Charles Dickens

Charles Dickens

Charles John Huffam Dickens 

Charles DickensCharles John Huffam Dickens pen-name “Boz”, was the foremost English novelist of the Victorian era, as well as a vigorous social campaigner. Considered one of the English language’s greatest writers, he was acclaimed for his rich storytelling and memorable characters, and achieved massive worldwide popularity in his lifetime. Later critics, beginning with George Gissing and G. K. Chesterton, championed his mastery of prose, his endless invention of memorable characters and his powerful social sensibilities. Yet he has also received criticism from writers such as George Henry Lewes, Henry James, and Virginia Woolf, who list sentimentality, implausible occurrence and grotesque characters as faults in his oeuvre. The popularity of Dickens’ novels and short stories has meant that none have ever gone out of print. Dickens wrote serialised novels, which was the usual format for fiction at the time, and each new part of his stories would be eagerly anticipated by the reading public. Source: Wikipedia

Also available on Feed-books for Dickens:

  •  A Tale of Two Cities (1859)
  •  Great Expectations (1861)
  •  David Copperfield (1850)
  •  A Christmas Carol (1843)
  •  Little Dorrit (1857)
  •  The Haunted House (1859)
  •  Bleak House (1853)
  •  Our Mutual Friend (1865)
  •  The Pickwick Papers (1832)
  •  Hard Times (1850)

“The English are, as far as I know, the hardest worked people on whom the sun shines. Be content if in their wretched intervals of leisure they read for amusement and do no worse.

Have heart that never hardens, and a temper that never tires, and a touch that never hurts.
The pain of parting is nothing to the joy of meeting again.

The men who learn endurance, are they who call the whole world, brother.

No one is useless in this world who lightens the burden of it to anyone else.

It was the best of times, it was the worst of times.

A loving heart is the truest wisdom.” -Charles Dickens

Oliver Twist

Chapter 1

Oliver TwistAmong other public buildings in a certain town, which for many reasons it will be prudent to refrain from mentioning, and to which I will assign no fictitious name, there is one anciently common to most towns, great or small: to wit, a workhouse; and in this workhouse was born; on a day and date which I need not trouble myself to repeat, inasmuch as it can be of no possible consequence to the reader, in this stage of the business at all events; the item of mortality whose name is prefixed to the head of this chapter.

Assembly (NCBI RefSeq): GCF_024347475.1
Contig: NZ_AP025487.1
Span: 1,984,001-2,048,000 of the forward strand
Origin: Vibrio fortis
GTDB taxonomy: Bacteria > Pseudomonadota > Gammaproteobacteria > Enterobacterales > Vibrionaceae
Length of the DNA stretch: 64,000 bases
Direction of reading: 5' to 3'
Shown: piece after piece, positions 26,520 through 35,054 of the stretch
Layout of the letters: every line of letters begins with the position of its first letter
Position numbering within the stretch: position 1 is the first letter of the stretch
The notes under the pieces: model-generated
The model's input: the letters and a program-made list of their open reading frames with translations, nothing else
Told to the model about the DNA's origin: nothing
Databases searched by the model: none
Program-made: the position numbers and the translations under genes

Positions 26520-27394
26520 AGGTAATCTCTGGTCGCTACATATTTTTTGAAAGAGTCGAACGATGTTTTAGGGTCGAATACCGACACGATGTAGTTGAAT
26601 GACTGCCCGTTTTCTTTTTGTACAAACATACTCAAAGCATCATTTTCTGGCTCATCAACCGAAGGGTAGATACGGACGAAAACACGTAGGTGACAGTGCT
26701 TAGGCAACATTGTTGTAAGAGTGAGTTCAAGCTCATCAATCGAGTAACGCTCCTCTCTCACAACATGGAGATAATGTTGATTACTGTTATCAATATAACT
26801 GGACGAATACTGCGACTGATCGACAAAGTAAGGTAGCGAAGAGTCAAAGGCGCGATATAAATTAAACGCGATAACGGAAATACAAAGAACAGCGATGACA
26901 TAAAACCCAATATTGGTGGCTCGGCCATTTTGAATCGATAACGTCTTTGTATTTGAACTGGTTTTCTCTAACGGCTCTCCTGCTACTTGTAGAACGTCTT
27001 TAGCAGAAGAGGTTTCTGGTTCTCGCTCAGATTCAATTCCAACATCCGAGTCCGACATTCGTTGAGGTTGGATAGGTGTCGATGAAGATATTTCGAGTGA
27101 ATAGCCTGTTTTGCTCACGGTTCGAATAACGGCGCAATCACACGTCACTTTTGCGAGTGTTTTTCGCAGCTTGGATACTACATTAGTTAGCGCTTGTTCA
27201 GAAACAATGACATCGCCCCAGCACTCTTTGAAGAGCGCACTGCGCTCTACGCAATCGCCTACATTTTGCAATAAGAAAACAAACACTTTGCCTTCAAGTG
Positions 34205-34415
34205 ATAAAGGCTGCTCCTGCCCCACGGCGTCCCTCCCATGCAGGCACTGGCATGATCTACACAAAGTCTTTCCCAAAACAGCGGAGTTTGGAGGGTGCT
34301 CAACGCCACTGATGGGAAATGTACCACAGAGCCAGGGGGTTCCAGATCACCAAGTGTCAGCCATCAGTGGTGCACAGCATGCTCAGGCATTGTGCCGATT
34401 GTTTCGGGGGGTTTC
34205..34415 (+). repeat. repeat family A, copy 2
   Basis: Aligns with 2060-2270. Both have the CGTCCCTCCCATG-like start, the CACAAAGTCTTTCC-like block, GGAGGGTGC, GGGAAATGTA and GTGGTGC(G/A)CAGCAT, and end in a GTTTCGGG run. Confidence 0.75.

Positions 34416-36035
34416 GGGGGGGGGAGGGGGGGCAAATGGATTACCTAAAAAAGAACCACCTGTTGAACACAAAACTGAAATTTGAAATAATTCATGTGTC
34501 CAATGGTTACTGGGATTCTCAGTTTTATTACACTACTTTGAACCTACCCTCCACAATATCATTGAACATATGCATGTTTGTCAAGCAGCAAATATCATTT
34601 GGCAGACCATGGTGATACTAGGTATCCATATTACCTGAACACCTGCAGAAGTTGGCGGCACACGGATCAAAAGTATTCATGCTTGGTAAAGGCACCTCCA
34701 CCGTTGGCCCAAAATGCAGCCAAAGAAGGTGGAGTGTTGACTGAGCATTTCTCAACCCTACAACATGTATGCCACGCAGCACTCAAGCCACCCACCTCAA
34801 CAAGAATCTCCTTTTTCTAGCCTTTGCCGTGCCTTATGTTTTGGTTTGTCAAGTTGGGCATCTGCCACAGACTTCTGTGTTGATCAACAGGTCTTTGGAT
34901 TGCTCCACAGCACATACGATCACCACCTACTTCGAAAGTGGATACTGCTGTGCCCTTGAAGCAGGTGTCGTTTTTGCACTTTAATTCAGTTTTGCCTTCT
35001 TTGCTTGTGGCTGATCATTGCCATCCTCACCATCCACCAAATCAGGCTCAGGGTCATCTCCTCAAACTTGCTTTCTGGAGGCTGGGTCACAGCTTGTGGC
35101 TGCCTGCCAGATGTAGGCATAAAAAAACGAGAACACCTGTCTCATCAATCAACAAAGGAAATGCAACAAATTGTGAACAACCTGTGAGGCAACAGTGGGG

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A Christmas Carol

Chapter 1

Marley’s Ghost

A Christmas CarolMarley was dead, to begin with. There is no doubt whatever about that. The register of his burial was signed by the clergyman, the clerk, the undertaker, and the chief mourner. Scrooge signed it. And Scrooge’s name was good upon ‘Change for anything he chose to put his hand to. Old Marley was as dead as a door-nail.

Mind! I don’t mean to say that I know, of my own knowledge, what there is particularly dead about a door-nail. I might have been inclined, myself, to regard a coffin-nail as the deadest piece of ironmongery in the trade. But the wisdom of our ancestors is in the simile; and my unhallowed hands shall not disturb it, or the Country’s done for. You will, therefore, permit me to repeat, emphatically, that Marley was as dead as a doornail.

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Great Expectations

Chapter 1

GreatMy father’s family name being Pirrip, and my Christian name Philip, my infant tongue could make of both names nothing longer or more explicit than Pip. So, I called myself Pip, and came to be called Pip.

I give Pirrip as my father’s family name, on the authority of his tombstone and my sister,—Mrs. Joe Gargery, who married the blacksmith.

As I never saw my father or my mother, and never saw any likeness of either of them (for their days were long before the days of photographs), my first fancies regarding what they were like were unreasonably derived from their tombstones.

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A Tale of Two Cities

Part 1

Recalled to Life

Chapter 1

The Period

A TaleIt was the best of times, it was the worst of times, it was the age of wisdom, it was the age of foolishness, it was the epoch of belief, it was the epoch of incredulity, it was the season of Light, it was the season of Darkness, it was the spring of hope, it was the winter of despair, we had everything before us, we had nothing before us, we were all going direct to Heaven, we were all going direct the other way—in short, the period was so far like the present period, that some of its noisiest authorities insisted on its being received, for good or for evil, in the superlative degree of comparison only.